How to Write Clearly: Cohesion & Coherence https://youtu.be/FpOPA3GFeJg

==========


IMHO, reading just to know/remember/consume research paper, textbook or long text content is kinda unnatural. Usually, what I do is find a problem that I genuinely want to solve or a question I want to answer, then I'll read to find any information seem useful. If that information can solve my problem or lead me to right direction, I'll remember better and feel more natural.

So as a phd student I’ve learned the thing about reading research papers is that yes, it takes ages to read your first 2-3 major papers in a field, but after that, you’ve probably picked up a lot of the vocabulary and basic ideas, and you’ll be surprised at how little content many additional papers have once you’re actually steeped in the lingo.

This! So many other comments are basically describing shortcuts. Skim it, read the abstract, read the paragraphs backwards etc. Those tricks might be useful some day, but first you need to learn how to read a paper straight through.

Accept that you're going to be slow. Start with a paper you know will be worthwhile, something seminal in your field.

Get rid of all distractions, preferably by going to a different environment. Leave your phone at home or at the very least silence it and leave it in your bag. Print the paper out on dead trees, or otherwise display it on a medium that cannot display a web browser or other digital distractions.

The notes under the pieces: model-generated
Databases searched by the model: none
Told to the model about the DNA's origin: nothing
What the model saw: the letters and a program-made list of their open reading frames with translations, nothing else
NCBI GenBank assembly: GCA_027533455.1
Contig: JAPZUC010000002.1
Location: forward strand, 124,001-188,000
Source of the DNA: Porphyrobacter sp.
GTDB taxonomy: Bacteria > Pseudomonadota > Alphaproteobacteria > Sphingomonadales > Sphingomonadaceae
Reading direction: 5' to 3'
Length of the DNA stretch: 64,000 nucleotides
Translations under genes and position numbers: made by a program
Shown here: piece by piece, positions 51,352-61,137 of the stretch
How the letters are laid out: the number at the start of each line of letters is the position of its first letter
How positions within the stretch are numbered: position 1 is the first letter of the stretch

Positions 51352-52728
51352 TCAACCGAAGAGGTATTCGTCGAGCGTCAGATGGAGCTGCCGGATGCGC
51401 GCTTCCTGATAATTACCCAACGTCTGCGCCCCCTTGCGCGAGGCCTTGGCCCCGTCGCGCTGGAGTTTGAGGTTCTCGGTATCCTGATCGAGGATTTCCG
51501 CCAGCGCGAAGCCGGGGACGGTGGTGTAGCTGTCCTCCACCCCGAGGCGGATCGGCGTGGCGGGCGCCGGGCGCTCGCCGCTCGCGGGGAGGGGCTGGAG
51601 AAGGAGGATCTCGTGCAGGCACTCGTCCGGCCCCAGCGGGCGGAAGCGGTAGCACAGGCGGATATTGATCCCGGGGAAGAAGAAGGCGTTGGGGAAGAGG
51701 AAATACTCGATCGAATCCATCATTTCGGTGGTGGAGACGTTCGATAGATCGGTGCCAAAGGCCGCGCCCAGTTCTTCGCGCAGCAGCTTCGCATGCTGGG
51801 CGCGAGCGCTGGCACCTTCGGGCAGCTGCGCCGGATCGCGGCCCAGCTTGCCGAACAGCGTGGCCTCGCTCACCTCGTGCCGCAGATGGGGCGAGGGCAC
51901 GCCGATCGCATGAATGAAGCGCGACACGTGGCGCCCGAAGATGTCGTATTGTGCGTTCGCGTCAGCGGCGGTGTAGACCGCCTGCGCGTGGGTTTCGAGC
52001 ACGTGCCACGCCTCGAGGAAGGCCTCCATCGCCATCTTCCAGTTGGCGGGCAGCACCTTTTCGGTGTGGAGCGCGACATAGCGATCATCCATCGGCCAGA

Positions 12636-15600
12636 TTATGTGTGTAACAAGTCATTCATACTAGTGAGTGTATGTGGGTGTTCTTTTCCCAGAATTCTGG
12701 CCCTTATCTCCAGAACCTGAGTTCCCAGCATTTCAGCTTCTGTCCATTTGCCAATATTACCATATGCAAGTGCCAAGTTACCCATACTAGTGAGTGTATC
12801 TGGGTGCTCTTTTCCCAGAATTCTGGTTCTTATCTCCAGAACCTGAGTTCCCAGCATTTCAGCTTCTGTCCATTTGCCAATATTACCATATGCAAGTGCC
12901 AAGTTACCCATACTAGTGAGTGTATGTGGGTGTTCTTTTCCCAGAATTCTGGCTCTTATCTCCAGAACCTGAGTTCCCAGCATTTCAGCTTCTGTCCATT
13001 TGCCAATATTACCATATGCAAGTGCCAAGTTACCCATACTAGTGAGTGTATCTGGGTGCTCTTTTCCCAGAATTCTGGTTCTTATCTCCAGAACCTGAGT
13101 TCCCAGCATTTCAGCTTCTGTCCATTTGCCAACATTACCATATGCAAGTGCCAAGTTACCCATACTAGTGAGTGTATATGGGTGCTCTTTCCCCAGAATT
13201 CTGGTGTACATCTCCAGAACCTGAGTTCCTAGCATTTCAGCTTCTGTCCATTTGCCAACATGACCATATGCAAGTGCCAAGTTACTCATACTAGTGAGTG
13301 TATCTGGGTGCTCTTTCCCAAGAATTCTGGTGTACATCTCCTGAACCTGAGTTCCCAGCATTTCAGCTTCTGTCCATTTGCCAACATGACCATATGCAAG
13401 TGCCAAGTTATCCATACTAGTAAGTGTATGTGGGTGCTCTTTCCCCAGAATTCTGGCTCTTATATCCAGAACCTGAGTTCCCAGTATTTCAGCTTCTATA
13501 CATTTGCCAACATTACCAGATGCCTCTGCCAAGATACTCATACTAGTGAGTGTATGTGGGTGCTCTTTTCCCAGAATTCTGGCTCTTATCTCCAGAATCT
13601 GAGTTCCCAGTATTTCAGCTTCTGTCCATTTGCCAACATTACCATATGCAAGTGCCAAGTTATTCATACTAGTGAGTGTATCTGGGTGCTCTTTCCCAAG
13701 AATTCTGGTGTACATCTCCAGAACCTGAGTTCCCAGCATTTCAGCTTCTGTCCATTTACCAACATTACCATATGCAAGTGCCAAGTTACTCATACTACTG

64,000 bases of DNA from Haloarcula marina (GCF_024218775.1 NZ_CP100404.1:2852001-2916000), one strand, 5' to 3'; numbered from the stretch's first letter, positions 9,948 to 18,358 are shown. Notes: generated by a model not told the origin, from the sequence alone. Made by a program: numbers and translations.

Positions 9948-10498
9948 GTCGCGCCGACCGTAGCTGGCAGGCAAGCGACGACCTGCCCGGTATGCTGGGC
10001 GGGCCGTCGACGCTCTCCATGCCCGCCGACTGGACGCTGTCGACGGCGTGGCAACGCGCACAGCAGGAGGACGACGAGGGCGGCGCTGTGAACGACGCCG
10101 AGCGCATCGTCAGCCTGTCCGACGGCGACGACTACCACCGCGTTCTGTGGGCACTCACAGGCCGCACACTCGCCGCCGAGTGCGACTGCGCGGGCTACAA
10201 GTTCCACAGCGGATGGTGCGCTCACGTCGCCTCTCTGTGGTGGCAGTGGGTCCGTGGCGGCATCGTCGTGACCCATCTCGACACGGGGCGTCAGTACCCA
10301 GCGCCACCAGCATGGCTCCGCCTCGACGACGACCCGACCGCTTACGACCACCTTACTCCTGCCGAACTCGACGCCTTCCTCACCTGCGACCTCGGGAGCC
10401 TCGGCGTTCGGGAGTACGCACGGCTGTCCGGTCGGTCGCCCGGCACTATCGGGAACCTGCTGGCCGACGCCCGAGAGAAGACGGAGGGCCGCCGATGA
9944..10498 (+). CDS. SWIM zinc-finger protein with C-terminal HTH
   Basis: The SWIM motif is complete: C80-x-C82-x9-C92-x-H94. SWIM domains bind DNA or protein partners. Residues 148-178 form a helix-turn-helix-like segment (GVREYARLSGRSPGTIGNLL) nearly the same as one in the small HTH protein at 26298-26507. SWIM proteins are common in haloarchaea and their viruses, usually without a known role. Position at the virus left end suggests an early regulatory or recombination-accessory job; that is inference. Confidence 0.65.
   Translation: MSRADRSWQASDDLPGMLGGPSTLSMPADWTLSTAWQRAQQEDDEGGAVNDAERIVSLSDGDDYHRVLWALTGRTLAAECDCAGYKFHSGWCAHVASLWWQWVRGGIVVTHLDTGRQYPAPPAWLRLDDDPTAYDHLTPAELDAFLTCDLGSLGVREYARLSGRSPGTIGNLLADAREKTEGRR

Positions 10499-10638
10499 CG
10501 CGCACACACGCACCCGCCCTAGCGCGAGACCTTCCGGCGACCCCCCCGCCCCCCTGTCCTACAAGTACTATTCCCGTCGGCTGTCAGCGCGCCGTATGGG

Just start reading, deliberately reading every word. Underline or take notes in the margin if those might be your thing. When you get to something you don't understand, don't skip past it and figure you'll fill it in from context - read it again and make yourself figure out exactly what it means (exception: you can try figuring things out from context, but limit it to several sentences). You might have to look some things up to gain understanding, which un/fortunately today is via the web, but don't get distracted. If you're feeling overwhelmed you can take a break, but don't jump to another activity. Stick with it.

Eventually you will learn how to read dense things quicker, how to quickly figure out where something fits in a field, whether reading something in depth is worth it. But that will only come with experience.


The first thing to know is your goal. Your goal could be things such as: to glean core concepts and methodologies, to determine how a paper relates to another research work (such as your own), to find an answer to a specific question (or determine that the paper does not answer that question), to be able to implement what is in the paper in code, or to develop the material further in your own research.

Obviously, how you should read dense technical material will differ greatly depending on your goal.

For instance, if you are looking only for an answer to a specific question, you might prefer to do a sort of DFS on the paper. Read the intro material to get an impression of where in the paper the answer might lie, then go read those parts (in descending order of likelihood of containing the answer). A similar approach might work if you already know the area and are simply looking to see if the paper contains a particular result. Sometimes this process will still require some investment in understanding notation and terminology, but time spent doing this should be kept to a minimum.